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Inhaled insulin arrives

Go-ahead for Exubera set to bring dramatic changes in diabetes care

GPs can expect dramatic changes ahead in their care of diabetes after the European Commission granted approval for an inhaled insulin.

Pfizer's Exubera will be available in the UK from May for the treatment of patients with type 2 diabetes who are inadequately controlled with oral agents and adults with type 1.

GPs hailed the development as an 'exciting breakthrough' which could lower the threshold for initiating insulin and help those with needle-phobia.

But they warned practices would face a heavy workload in assessing patients' suitability for the treatment and explaining the complex inhaler device.

Dr Neil Munro, a GP in Surrey and associate specialist in diabetes at the Chelsea and Westminster hospital, London, said: 'The diabetes population will be very excited by this development. Cost and newness will slow uptake to begin with, but there will be considerable pressure from patients for this.'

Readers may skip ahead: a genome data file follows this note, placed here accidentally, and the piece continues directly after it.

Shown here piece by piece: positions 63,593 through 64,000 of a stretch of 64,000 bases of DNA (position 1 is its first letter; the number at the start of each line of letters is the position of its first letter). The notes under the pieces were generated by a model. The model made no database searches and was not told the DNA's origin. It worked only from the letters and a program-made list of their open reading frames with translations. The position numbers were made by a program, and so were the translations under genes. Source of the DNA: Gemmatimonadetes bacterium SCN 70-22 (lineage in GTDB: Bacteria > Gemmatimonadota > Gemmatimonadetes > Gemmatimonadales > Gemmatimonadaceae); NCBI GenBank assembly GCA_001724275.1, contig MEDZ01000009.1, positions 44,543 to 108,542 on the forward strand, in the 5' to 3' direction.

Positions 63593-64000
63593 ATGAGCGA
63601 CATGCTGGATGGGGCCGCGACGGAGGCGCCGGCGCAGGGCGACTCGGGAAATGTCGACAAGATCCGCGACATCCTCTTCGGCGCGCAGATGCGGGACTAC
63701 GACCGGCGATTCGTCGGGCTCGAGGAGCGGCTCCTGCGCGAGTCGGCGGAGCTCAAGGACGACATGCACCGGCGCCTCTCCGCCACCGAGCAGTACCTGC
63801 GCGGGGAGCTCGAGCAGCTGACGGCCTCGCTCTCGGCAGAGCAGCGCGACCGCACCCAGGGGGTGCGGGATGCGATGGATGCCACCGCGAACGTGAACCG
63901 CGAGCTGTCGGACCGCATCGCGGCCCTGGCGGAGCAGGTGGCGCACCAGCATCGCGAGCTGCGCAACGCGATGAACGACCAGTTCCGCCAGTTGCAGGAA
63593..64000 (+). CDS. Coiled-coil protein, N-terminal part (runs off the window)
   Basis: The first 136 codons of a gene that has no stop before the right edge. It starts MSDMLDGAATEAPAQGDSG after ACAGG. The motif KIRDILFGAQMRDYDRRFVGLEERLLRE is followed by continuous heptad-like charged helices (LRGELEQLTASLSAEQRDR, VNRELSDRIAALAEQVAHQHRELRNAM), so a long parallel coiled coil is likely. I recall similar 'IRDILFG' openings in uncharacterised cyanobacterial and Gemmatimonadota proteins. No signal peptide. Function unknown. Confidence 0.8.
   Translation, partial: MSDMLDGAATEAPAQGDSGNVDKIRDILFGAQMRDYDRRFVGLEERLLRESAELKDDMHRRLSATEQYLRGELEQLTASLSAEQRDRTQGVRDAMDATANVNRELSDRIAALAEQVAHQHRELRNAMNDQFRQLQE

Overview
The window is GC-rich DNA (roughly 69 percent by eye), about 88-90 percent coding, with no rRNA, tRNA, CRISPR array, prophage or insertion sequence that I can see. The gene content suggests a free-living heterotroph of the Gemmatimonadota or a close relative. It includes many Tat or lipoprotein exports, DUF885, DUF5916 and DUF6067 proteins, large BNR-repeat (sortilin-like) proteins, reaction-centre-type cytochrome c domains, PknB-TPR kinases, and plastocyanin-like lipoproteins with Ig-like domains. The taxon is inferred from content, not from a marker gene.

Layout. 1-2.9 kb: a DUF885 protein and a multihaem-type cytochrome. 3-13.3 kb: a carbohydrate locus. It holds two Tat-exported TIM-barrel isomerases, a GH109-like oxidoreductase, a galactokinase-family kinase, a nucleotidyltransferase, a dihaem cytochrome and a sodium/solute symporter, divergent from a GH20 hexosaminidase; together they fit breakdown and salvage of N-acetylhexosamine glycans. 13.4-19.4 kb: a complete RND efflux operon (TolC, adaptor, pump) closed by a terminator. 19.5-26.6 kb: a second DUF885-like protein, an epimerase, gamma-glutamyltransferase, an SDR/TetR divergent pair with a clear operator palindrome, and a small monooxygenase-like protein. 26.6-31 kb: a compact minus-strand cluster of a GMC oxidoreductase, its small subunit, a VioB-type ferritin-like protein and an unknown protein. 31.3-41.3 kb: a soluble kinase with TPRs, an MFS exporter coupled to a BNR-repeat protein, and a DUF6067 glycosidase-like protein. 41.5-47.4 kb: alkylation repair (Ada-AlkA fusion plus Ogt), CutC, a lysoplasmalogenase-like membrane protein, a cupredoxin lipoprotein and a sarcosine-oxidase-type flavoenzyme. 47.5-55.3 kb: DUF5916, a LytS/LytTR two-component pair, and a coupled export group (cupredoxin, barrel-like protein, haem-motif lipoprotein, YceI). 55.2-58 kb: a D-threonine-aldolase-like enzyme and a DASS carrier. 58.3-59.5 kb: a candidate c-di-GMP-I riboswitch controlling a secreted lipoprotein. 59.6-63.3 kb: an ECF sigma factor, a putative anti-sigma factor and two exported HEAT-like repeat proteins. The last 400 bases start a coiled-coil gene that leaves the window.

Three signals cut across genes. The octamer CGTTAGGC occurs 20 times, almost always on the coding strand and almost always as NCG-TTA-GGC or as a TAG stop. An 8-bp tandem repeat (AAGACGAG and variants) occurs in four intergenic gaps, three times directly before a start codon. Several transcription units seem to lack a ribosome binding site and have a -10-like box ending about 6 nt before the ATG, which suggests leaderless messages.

But he warned: 'The early delivery device is bulky and complex. Staff are likely to spend a bit of time explaining how insulin is delivered and how dose adjustment should occur.'

Dr Azhar Farooqi, a GP in Leicester and clinical lead for diabetes clinical governance at Eastern Leicester PCT, said: 'It will be an important new option for diabetics and is likely to lower the threshold for initiation of insulin and offer a real option to people who hate the idea of multiple injections. Ultimately it may even be an option for earlier therapy in type 2 diabetes.'

Exubera is a fast-acting insulin designed for use before meals and does not replace background insulin injections. Pfizer claims trials suggest it offers greater glycaemic control than injectables in patients poorly controlled on oral agents.

The new licence covers only adults. Inhaled insulin cannot be used in people with inadequate lung function or in smokers, since smoking greatly increases its absorption.

Dr Kevin Gruffydd-Jones, a member of the General Practice Airways Group and a GP in Box, Wiltshire, warned spirometry services would be stretched. 'For those who don't have spirometry it may be problematic.'

But he added: 'To have an inhaled method of delivery is an exciting breakthrough.'

NICE expects to issue guidance on NHS use of inhaled insulin in October.

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